And I have to admit that they are the one big sixties rock group that have passed me by. I know ‘Just One Look’ – another mid-decade pop classic – and ‘Stop Stop Stop’, as well as their later, mellower hits ‘He Ain’t Heavy…’ and ‘The Air That I Breathe’. But I should know more, and will explore their back-catalogue as soon as I’ve finished writing this post. ‘I’m Alive’ was their only UK #1* and that, given their chart longevity, feels like a surprise.

But, before you give delve into their Greatest Hits, give this record one more spin. A song that sounds like the love-child of every prominent sixties rock ‘n’ roll band, a record that faces both forward and back, a record that did a weird mid-summer’s dance with Elvis’s ‘Crying in the Chapel’ (Elvis was #1, then The Hollies, then Elvis, then The Hollies again) at the top of the charts. A classic, that almost slipped through the gaps.

*(My first ever footnote!) Actually, The Hollies will have one further UK chart-topper, with a re-release in precisely twenty-three and a bit years, for Miller-Lite based reasons that we’ll go into when we get there.

https://open.spotify.com/playlist/3sSYyPEUCTyMjMlN55z8SX?si=bb8dN5HuQtSgwGJDFDWTCQ

193. ‘Ticket to Ride’, by The Beatles

In my post on the last Beatles’ chart-topper, ‘I Feel Fine’, I suggested that it announced the arrival of Beatles MK II. The cool Beatles. The detached Beatles. The stoner Beatles.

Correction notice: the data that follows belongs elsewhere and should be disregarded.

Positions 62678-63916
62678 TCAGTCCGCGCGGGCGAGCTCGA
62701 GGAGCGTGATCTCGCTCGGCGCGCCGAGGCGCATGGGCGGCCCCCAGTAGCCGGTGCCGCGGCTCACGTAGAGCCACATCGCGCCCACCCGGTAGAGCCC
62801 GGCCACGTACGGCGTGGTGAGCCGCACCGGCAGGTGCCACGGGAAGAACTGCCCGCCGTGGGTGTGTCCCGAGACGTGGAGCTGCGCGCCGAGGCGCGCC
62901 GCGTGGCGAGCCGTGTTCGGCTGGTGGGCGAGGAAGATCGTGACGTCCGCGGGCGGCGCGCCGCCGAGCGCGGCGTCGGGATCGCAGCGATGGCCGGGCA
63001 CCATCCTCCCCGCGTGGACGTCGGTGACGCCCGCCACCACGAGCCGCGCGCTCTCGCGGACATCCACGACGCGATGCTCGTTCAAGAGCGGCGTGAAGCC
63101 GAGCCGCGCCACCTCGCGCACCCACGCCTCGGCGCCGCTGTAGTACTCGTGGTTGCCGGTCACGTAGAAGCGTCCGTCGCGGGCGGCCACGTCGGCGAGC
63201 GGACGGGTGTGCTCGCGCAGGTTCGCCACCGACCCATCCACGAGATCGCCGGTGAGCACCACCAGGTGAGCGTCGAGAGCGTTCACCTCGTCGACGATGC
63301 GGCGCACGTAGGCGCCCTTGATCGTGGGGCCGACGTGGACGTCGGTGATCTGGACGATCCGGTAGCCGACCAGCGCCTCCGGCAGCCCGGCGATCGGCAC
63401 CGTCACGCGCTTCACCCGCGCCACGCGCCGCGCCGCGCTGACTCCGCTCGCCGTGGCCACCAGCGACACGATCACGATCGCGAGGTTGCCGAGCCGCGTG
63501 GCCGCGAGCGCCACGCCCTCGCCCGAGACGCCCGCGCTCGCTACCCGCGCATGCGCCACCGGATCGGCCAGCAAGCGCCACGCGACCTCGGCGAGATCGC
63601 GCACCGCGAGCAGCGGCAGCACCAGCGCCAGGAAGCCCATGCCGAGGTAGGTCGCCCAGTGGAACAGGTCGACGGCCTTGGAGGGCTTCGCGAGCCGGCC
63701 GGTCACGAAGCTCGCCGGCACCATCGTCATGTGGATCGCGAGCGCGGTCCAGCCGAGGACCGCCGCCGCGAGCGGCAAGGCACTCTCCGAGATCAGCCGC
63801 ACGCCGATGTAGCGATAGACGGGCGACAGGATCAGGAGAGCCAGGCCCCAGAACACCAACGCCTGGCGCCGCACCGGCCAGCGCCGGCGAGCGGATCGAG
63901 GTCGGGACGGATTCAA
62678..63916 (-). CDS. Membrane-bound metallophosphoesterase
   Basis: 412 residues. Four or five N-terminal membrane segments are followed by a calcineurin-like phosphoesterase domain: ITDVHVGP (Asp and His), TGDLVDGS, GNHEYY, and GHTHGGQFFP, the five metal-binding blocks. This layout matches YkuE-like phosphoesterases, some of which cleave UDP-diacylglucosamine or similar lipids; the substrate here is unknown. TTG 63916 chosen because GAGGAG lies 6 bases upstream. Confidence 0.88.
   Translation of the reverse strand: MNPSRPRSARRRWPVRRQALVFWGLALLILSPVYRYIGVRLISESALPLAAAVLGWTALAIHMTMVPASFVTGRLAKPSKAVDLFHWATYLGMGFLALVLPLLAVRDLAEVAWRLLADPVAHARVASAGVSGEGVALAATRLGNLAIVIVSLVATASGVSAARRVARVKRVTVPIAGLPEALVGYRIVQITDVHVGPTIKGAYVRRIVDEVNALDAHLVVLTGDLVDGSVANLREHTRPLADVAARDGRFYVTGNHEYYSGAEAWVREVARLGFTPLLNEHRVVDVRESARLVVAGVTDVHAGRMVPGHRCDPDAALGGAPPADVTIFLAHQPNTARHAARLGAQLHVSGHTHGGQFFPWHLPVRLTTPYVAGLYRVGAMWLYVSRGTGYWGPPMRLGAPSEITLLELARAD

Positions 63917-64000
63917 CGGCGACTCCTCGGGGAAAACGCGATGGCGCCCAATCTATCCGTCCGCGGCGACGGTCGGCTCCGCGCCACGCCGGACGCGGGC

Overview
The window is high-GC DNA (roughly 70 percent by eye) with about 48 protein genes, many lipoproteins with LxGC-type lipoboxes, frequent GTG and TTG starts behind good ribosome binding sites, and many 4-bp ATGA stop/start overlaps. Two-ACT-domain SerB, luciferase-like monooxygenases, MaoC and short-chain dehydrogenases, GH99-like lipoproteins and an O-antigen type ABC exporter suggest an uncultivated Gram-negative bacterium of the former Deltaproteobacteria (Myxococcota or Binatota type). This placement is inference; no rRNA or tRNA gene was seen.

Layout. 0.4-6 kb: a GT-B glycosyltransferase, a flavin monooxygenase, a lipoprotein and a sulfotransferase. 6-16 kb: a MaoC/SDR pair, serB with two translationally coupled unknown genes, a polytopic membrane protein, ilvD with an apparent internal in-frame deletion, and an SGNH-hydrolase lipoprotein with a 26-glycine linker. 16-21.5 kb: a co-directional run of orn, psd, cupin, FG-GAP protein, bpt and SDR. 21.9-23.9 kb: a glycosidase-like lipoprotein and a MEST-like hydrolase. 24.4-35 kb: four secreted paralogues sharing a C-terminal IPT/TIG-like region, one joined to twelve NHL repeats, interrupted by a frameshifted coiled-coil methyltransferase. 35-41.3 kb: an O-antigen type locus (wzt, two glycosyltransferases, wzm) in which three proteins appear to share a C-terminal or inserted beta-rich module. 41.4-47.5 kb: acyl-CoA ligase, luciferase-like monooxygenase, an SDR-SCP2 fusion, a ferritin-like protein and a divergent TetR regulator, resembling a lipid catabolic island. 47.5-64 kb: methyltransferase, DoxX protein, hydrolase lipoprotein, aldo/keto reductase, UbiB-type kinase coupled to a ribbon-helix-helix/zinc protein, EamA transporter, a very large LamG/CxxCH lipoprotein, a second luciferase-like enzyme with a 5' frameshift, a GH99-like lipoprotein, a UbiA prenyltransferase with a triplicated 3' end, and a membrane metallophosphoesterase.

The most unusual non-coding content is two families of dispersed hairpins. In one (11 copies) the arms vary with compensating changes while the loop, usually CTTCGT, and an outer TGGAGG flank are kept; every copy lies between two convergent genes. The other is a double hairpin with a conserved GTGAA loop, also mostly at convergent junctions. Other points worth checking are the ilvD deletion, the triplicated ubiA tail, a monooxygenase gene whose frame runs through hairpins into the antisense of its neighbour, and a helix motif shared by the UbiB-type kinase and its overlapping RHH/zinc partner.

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Ticket to Ride, by The Beatles (their 7th of seventeen #1s)

3 weeks, from 22nd April – 13th May 1965

This, their seventh chart-topper in two years (!), is definitely mined from the same groove. It could even have been from the same recording session as ‘I Feel Fine’. The intro isn’t as scuzzy – the chiming guitars actually come across like a church bell on a Sunday morning – but that only lasts a second or two. Soon we lurch into a woozy, droney riff, with drums that roll, then thump, then disappear when you least expect. I’m no drummer, but am pretty sure that ‘Ticket to Ride’ should be produced as the first item of evidence when anyone claims Ringo couldn’t drum.

I think I’m gonna be sad, I think it’s today, Yeah…. The girl that’s drivin’ me mad, Is goin’ away, Yeah… Like most of the big Beatles hits, I grew up listening to this and could sing most of the words. But I’d never really noticed how desolate they were… She said that living with me, Was bringing her down… She would never be free, When I was around… Then how threatening they become: Before she gets to sayin’ goodbye, She oughta think twice, She oughta do right by me…  We’re a long way from ‘I Want to Hold Your Hand’, Toto.